One good example of chaotic land grabbing is the citrus fruit Mazoe farms in Zimbabwe. When the orchards of orange trees were grabbed and cut down, all the industries in the value chain collapsed and the popular Mazoe orange drink is now imported from South Africa. This also applies to the milk ranches, upstream of the value chain, all industries and companies involved in the processing of diary products closed as the supply of raw milk became scarce. Then downstream, with the dairy farms gone, all the industries producing Zimbabwe’s farming equipment and supplies such as plough discs, harrows, planters, stock feeds, veterinary services, vaccines - the list is endless – closed, resulting in massive job losses.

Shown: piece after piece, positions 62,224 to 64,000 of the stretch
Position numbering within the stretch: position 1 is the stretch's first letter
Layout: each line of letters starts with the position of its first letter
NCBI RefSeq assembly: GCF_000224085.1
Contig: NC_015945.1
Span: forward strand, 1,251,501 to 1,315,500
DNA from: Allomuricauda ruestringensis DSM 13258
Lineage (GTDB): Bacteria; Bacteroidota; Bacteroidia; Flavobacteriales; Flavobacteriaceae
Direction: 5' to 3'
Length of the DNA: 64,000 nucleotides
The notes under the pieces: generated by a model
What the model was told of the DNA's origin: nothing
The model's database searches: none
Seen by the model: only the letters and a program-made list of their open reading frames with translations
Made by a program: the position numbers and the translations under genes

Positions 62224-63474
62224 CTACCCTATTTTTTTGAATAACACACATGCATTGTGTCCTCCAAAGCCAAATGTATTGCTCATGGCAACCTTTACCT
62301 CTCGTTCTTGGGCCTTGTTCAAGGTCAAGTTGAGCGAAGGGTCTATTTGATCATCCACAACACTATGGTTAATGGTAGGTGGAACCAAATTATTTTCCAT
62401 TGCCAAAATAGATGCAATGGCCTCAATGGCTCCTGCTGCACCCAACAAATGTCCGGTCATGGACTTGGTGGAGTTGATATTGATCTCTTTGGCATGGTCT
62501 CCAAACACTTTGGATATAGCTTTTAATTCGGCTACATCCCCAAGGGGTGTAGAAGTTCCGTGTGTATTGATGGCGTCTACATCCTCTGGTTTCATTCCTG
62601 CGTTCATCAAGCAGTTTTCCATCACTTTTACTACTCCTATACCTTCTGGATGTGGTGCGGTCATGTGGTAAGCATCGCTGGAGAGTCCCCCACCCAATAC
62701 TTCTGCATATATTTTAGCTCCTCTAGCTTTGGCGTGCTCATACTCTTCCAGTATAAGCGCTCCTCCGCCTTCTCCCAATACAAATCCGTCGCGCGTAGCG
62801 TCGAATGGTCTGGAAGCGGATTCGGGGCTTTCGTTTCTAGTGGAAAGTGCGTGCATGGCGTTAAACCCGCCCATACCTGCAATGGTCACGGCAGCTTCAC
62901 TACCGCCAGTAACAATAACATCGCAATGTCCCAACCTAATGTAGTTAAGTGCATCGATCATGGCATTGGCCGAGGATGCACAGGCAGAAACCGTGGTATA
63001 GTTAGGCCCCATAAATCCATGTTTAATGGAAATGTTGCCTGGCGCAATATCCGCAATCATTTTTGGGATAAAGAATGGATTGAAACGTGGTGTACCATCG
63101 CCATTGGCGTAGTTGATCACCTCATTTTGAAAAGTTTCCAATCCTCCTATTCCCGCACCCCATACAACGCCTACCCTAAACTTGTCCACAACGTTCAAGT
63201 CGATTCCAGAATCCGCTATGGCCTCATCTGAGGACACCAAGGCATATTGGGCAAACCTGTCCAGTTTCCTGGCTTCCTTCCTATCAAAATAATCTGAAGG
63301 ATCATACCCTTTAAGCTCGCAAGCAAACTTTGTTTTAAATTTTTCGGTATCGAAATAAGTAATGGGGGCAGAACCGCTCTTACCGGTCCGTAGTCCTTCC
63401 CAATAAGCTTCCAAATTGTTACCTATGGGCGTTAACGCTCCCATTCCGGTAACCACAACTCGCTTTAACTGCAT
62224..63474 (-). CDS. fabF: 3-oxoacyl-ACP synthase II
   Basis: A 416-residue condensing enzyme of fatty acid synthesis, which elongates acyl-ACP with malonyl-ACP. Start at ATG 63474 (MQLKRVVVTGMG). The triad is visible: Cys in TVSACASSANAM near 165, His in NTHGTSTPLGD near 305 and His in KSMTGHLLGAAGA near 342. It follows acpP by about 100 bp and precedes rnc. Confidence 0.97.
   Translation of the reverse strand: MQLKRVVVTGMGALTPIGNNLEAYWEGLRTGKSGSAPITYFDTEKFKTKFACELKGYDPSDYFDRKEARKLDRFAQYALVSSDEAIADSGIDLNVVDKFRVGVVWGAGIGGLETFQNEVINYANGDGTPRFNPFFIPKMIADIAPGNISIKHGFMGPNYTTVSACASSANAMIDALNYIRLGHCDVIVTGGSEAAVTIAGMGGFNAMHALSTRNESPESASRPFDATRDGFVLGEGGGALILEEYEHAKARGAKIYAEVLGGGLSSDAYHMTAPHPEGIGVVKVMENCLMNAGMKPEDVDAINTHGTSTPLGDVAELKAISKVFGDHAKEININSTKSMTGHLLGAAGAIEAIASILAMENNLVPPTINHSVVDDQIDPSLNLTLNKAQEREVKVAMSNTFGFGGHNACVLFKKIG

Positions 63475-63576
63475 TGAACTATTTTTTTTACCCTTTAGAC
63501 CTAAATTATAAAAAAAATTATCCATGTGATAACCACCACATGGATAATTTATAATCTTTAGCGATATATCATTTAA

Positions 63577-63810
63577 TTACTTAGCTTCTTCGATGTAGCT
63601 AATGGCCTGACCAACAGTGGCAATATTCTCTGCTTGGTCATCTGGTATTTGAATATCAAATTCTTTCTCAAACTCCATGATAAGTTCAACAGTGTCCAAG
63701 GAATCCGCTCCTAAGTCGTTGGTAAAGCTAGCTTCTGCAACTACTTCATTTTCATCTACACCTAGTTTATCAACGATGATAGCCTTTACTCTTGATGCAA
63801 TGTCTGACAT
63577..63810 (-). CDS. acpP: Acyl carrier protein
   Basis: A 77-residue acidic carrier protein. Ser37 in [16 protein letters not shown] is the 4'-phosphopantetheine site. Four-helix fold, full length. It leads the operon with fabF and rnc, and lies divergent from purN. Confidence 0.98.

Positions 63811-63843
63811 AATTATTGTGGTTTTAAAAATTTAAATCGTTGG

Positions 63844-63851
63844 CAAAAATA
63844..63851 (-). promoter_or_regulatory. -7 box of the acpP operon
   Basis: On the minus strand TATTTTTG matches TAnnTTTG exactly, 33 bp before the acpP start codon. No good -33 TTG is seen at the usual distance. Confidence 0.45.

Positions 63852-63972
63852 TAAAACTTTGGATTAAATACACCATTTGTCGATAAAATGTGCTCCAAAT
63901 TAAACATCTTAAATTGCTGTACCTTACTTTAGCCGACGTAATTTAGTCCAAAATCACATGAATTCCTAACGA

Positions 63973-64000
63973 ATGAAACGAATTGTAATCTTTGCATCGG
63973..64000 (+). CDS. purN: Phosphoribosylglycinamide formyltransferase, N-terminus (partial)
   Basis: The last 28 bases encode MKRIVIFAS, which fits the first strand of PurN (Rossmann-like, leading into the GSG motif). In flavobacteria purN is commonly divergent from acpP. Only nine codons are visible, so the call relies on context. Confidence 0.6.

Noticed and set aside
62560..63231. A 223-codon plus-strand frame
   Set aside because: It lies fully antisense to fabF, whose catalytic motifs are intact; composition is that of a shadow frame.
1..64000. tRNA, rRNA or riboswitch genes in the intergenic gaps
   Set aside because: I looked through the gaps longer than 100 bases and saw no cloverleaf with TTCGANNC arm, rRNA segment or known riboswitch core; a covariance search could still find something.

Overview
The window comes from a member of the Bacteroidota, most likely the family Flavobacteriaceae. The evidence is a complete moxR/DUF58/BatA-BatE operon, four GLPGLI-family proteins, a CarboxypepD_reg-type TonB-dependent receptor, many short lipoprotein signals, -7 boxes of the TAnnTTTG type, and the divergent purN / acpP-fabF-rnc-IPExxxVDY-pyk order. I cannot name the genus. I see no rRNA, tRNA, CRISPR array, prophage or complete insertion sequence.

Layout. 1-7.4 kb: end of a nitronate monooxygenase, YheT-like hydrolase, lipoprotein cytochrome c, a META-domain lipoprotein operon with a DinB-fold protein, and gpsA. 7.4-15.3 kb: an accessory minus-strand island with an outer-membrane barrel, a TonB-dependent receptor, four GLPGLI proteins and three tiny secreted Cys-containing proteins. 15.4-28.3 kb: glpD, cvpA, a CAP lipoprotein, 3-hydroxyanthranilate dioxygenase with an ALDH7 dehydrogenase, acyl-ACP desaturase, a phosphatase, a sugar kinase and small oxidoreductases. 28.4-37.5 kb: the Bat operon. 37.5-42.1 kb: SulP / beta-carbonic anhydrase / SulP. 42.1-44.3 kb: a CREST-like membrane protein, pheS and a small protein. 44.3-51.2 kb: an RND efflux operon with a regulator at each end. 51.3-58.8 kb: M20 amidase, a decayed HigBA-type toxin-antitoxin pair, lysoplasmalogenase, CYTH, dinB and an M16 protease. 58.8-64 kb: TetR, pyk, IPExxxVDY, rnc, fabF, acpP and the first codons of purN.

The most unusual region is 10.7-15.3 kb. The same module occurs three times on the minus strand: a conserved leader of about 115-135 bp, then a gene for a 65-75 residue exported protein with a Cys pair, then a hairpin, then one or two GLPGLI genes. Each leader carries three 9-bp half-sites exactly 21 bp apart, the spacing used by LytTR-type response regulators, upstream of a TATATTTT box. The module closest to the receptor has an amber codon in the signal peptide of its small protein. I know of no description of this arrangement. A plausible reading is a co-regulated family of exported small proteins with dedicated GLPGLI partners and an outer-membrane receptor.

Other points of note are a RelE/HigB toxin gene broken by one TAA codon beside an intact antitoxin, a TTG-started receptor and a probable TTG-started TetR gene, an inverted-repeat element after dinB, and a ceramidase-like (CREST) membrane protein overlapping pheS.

The dairy industry is just an example, but you can take any crop, plant or agricultural activity and appreciate the linkages with upstream and downstream industries. Namibia should understand that land goes beyond farming but is interlinked with the rest of the economy. Farming links feed into manufacturing in many food and non-food areas, from milk to textiles to tobacco, sawn timber, cardboard and tissue paper.

Lesson #2: Distribute commercial farmland to able beneficiaries
If land is finally acquired, distribute it to those who have the zeal, knowledge, resources and the desire to use it to its full commercial purpose. People should be given land fit for the commercial purpose they want to use it for. It is counterproductive to give land suited for small stock or cattle ranching to a farmer who, for example, wants to embark on tobacco plantation.